The event was part of the Downtown Tyler Alliance’s annual Holiday Open House. The Goodman-LeGrand Museum, Cotton Belt Depot, Gallery Main Street, Smith County Historical Society and the McClendon House opened their doors to visitors, and each had its own holiday theme.
Patrons were greeted by carolers singing classic Christmas songs and friendly volunteers handing out hot, cider-like wassail on the front porch of the Goodman-LeGrand Museum.
Inside, eyes gravitated toward a towering tree tucked into the crevice of a spiraling staircase, while instrumental music flowed from the old home’s music room.
Re-enactors played the roles of the home’s former inhabitants, dressed in period clothing.
The home was purchased in 1866 by Samuel Goodman and sold to his son William in 1872. He and his wife raised their four children there, Patricia Heaton, the museum’s director and curator, said.
Their youngest daughter Sallie Goodman LeGrand lived in the home, and she and her husband were very active in the Tyler social scene, Ms. Heaton said. Following her death, she left the home to the city with specific instructions to turn it into a museum.
“I’m thrilled people are enjoying her home now,” Ms. Heaton said.
Brynn Anderson, of Bullard, visited the home with a group of seven home school students in the Tyler Area Christian Home Educators.
“It was too good to pass up with it being free and all decorated,” she said. “It’s incredible, and the kids really enjoyed it. I think it is a great gift the city gives every year.”
Mrs. Anderson said the children talked about how small the beds, waists of clothing and the shoes were and how difficult it must have been to get down the narrow staircase with a hoop skirt on.
At the Bonner-Whitaker-McClendon House, Anne McClendon Jones joined re-enactors in telling the home’s history.
Ms. Jones has many memories in the historic home, which was built in 1887, because she lived there until she was 12.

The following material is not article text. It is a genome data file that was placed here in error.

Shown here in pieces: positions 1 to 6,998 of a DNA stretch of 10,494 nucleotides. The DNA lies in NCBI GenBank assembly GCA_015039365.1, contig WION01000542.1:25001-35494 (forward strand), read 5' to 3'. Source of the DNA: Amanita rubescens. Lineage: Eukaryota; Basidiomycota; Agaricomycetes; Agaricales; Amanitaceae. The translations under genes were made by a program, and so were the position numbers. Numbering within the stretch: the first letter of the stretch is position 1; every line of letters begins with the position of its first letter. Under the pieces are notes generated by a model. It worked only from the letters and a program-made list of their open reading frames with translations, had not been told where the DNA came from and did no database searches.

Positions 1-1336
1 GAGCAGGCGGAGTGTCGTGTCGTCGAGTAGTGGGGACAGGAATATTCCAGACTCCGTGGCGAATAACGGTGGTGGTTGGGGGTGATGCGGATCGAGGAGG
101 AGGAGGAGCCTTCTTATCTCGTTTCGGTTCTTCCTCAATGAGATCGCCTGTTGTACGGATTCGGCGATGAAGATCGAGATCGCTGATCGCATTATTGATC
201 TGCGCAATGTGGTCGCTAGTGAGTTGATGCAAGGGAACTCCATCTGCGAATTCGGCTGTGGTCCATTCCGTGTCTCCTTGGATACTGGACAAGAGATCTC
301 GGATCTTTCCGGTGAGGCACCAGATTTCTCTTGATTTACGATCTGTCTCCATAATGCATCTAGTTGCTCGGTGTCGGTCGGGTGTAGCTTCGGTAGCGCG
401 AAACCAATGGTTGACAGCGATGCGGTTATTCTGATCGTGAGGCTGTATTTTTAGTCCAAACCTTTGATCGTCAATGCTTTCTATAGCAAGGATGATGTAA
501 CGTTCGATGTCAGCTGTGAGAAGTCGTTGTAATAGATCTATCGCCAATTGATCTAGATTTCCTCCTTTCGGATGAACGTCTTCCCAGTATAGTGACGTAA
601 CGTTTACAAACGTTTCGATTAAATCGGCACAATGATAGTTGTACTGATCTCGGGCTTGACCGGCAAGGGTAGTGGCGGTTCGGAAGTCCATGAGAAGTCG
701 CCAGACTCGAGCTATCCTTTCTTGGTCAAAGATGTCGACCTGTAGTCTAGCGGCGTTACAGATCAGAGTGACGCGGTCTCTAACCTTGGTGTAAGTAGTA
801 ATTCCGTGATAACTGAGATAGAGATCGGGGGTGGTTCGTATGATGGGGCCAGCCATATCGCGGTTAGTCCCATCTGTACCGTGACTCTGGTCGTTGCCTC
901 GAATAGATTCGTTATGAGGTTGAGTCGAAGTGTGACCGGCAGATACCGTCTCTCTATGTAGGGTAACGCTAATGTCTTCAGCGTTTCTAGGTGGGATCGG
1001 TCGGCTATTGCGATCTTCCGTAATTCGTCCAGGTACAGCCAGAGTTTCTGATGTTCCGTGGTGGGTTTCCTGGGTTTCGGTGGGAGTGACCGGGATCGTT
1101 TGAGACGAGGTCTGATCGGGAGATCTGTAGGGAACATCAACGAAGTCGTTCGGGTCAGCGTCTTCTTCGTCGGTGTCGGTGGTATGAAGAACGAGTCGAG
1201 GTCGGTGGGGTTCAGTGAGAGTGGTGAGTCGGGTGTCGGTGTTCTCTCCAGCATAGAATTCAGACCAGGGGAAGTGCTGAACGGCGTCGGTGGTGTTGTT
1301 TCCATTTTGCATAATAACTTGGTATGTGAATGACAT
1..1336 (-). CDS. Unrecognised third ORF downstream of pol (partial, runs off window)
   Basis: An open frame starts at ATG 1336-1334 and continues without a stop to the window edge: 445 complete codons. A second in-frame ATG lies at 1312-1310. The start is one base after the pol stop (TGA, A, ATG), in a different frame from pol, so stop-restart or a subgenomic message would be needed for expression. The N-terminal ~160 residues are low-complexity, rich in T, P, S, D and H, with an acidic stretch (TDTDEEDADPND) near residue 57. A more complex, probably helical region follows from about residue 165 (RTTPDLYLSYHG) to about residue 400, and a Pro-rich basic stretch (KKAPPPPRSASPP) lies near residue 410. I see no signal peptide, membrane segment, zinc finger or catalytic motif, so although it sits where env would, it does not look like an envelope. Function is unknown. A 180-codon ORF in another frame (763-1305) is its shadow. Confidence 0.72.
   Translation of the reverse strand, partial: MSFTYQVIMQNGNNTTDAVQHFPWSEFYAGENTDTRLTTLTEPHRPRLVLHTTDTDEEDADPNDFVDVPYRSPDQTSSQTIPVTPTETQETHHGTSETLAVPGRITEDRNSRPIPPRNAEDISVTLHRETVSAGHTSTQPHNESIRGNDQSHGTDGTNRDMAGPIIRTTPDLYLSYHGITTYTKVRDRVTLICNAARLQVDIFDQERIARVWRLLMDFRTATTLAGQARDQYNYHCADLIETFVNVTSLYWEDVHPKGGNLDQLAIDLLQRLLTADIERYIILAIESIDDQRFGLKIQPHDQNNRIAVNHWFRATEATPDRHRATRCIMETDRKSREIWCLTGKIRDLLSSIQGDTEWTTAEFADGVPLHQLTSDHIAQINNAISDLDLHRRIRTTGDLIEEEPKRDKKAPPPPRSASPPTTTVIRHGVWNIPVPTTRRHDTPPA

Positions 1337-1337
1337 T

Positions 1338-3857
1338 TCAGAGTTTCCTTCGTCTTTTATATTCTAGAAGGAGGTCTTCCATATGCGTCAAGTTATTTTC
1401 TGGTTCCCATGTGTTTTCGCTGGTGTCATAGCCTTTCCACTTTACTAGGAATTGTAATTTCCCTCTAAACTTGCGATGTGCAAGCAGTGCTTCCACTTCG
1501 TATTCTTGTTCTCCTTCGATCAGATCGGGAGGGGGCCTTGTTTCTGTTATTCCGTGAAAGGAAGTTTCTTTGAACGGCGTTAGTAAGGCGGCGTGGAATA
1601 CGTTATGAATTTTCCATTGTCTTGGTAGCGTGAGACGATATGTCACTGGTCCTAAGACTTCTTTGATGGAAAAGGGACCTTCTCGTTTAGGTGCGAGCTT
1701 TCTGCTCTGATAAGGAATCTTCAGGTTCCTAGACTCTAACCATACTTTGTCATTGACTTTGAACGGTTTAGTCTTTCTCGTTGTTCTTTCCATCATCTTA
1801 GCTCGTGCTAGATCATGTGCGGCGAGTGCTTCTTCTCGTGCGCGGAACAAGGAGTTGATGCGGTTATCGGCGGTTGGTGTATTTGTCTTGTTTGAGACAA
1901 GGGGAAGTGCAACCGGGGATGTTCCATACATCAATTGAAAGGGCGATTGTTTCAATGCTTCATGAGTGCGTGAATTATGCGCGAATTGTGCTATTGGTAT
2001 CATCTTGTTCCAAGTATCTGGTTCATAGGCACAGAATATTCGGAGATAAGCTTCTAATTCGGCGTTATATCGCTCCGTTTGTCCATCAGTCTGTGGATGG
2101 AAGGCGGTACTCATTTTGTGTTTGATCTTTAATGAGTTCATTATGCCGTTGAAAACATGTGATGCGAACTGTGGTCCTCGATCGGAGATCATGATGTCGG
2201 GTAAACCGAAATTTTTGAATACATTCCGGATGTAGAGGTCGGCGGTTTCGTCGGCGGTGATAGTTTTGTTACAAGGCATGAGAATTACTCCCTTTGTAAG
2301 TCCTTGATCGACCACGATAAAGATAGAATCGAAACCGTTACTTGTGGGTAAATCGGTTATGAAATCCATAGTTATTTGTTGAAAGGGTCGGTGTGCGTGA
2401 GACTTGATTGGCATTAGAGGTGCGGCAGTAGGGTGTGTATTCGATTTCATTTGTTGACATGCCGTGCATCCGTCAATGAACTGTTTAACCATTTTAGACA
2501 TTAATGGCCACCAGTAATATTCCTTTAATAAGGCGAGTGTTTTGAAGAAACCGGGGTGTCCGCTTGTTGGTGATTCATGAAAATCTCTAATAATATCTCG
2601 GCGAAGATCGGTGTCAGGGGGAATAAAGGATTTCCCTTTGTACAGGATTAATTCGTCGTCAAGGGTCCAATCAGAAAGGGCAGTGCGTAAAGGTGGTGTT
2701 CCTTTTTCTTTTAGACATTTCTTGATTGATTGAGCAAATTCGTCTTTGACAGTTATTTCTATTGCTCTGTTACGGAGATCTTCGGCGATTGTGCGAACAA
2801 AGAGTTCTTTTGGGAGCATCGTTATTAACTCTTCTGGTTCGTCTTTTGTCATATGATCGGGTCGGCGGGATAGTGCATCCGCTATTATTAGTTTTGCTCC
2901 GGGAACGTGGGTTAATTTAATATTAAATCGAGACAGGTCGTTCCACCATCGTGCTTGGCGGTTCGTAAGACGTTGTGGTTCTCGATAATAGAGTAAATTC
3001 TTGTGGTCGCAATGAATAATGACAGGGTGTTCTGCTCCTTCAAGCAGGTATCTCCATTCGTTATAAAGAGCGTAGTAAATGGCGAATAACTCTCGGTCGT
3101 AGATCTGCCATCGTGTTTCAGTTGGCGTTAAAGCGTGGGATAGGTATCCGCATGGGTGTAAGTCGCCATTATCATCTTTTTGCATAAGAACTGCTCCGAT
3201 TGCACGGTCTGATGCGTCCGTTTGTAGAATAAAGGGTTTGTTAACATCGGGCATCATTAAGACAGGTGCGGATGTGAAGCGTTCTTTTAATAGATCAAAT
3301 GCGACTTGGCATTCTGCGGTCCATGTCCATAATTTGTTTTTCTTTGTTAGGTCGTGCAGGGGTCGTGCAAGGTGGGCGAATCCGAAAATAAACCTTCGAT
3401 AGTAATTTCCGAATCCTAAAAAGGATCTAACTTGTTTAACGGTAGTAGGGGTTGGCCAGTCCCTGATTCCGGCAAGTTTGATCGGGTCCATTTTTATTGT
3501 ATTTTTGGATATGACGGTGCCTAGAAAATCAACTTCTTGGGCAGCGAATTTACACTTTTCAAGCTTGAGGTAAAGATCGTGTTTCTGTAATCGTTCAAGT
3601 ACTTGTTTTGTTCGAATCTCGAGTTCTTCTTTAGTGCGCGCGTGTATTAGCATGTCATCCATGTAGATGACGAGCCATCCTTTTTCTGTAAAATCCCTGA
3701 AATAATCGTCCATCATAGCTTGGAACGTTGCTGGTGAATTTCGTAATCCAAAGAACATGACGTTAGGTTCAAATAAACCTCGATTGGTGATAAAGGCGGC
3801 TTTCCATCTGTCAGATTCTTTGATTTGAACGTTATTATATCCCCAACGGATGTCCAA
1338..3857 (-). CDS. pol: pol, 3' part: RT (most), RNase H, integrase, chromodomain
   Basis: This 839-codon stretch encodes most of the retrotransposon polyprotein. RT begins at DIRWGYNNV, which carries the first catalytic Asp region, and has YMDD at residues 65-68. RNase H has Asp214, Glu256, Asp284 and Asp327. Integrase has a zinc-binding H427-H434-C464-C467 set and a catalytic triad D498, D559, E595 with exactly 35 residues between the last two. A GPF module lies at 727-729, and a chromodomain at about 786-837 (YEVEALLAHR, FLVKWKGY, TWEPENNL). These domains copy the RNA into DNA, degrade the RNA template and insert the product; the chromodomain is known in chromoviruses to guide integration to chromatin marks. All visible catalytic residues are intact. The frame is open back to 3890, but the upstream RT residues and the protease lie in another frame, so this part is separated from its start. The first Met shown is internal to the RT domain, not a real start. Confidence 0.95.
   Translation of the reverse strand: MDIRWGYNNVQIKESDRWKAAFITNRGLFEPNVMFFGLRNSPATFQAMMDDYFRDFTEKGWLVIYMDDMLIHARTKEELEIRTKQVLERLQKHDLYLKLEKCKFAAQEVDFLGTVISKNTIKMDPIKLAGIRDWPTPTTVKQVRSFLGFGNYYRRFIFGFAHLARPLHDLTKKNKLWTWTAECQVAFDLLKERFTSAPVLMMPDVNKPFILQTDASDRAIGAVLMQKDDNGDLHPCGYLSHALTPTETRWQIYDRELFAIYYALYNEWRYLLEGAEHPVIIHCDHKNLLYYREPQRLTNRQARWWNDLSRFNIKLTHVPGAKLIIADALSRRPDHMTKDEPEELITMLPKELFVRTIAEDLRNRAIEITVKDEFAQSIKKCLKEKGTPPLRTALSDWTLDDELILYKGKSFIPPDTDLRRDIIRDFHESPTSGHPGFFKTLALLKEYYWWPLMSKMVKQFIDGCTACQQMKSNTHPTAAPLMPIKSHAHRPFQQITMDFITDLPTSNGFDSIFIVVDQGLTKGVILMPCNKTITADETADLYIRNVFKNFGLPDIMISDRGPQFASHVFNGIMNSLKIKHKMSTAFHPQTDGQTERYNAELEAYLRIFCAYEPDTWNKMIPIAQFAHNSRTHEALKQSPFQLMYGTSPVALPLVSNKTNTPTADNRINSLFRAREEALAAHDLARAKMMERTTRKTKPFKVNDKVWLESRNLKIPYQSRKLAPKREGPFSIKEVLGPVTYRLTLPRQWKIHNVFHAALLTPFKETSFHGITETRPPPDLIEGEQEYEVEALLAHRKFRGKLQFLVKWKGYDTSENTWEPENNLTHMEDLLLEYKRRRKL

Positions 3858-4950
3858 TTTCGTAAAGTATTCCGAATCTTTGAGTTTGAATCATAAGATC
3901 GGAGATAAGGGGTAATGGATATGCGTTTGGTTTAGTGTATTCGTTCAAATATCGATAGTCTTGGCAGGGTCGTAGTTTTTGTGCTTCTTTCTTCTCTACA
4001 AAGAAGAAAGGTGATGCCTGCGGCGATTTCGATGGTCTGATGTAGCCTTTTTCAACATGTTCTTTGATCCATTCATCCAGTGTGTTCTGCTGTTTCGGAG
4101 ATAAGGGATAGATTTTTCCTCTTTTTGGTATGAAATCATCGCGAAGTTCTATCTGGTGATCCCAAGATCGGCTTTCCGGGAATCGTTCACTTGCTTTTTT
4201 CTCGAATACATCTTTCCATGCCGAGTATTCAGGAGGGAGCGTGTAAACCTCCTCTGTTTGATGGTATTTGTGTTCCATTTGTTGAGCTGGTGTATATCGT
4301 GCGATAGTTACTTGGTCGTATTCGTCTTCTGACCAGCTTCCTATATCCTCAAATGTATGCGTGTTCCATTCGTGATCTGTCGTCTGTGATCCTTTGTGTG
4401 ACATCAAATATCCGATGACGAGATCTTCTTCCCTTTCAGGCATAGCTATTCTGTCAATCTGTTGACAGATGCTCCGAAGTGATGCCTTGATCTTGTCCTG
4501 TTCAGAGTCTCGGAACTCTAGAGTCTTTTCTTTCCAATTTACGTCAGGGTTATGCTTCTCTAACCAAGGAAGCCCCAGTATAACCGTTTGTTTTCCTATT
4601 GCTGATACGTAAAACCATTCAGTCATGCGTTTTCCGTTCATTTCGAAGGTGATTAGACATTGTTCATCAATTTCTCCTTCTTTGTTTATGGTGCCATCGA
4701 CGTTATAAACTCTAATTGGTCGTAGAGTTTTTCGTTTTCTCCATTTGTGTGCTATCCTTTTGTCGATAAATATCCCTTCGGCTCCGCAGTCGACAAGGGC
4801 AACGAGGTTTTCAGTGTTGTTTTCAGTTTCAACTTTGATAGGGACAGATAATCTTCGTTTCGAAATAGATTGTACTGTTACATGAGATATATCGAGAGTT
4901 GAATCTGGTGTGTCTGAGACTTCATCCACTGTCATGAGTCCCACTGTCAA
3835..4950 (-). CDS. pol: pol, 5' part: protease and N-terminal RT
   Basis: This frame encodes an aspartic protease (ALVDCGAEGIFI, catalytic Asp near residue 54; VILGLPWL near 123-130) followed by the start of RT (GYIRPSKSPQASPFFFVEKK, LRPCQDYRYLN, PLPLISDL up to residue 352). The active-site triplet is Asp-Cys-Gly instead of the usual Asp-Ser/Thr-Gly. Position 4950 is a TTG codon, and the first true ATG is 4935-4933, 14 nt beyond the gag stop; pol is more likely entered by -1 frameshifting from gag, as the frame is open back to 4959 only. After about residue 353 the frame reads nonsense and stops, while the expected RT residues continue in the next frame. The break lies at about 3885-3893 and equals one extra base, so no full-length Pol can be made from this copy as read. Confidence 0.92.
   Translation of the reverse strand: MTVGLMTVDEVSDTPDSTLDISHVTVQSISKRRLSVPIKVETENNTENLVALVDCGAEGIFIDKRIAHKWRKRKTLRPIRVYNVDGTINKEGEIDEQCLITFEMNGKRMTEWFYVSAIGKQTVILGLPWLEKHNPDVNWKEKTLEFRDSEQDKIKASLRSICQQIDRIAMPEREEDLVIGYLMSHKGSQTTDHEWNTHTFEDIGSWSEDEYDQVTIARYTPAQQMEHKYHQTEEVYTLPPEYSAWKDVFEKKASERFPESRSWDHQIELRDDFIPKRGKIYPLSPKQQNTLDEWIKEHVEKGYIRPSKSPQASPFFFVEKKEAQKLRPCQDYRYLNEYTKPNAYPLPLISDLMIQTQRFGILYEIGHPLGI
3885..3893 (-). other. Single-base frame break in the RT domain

The land the home sits on was purchased by Judge M.H. Bonner from the state’s first governor, J. Pinckney Henderson, and was gifted to his oldest daughter as a wedding present in 1878, said Neill Ginn, board member for the McClendon House Executive Board.
When Bonner’s daughter Maddie died at a young age, the home was sold to her younger sister Annie and her husband Sidney McClendon.
Ms. Jones said to her the home feels less like a historical marker and more like her childhood home. She said she remembers sliding down the curved banister, playing house on the stairs, and going through the books in the library.
She said her grandfather Sidney McClendon used to hide $1 bills in random books to encourage the children to read.
At the Cotton Belt Depot, volunteers discussed the impact the railroad had on the growth of East Texas and supervised boys with wide eyes looking at the thousands of miniature train pieces in the building.
Paul Royal, volunteer with the Cotton Belt Depot Museum, said the line opened in 1877 and ran from Tyler to Big Sandy. He said with the help of a grant, the line expanded to Texarkana and Waco. But it really began to grow in 1885 when the first oilfield was discovered in Corsicana, which ran along the Cotton Belt Line.
In 1910, the railroads began working with farmers to grow different crops in the area, Royal said. He said this is where Noonday onions and Jacksonville tomatoes came from. At the time, farmers in Tyler grew peaches, but after a blight in 1912 they switched to roses.
“The railroad helped farmers by giving them plants,” he said. “They were looking for crops to run on the railroad.”
He said the company was technically called the Saint Louis Southwestern, but because it ran through states known for cotton, it was always referred to as the Cotton Belt Line.
After Tyler resident Clyde Bragg died, his family donated his large collection of miniature trains to the museum.
The small building houses more than 200 train engines and 1,600 cars, along with photos of the Cotton Belt Line, which was centered in Tyler.
At the Cotton Belt Museum, Heidi and Mark Evans said they rounded out their ninth wedding anniversary learning about the history of the town.
Mrs. Evans said they also visited the McClendon house, art gallery and the Goodman Museum.
She said each home was decorated beautifully, and the evening was like an early Christmas present.
“It was nice of Tyler to come up with this corporate festive celebration for Christmas,” she said. “It was wonderful to take it all in.”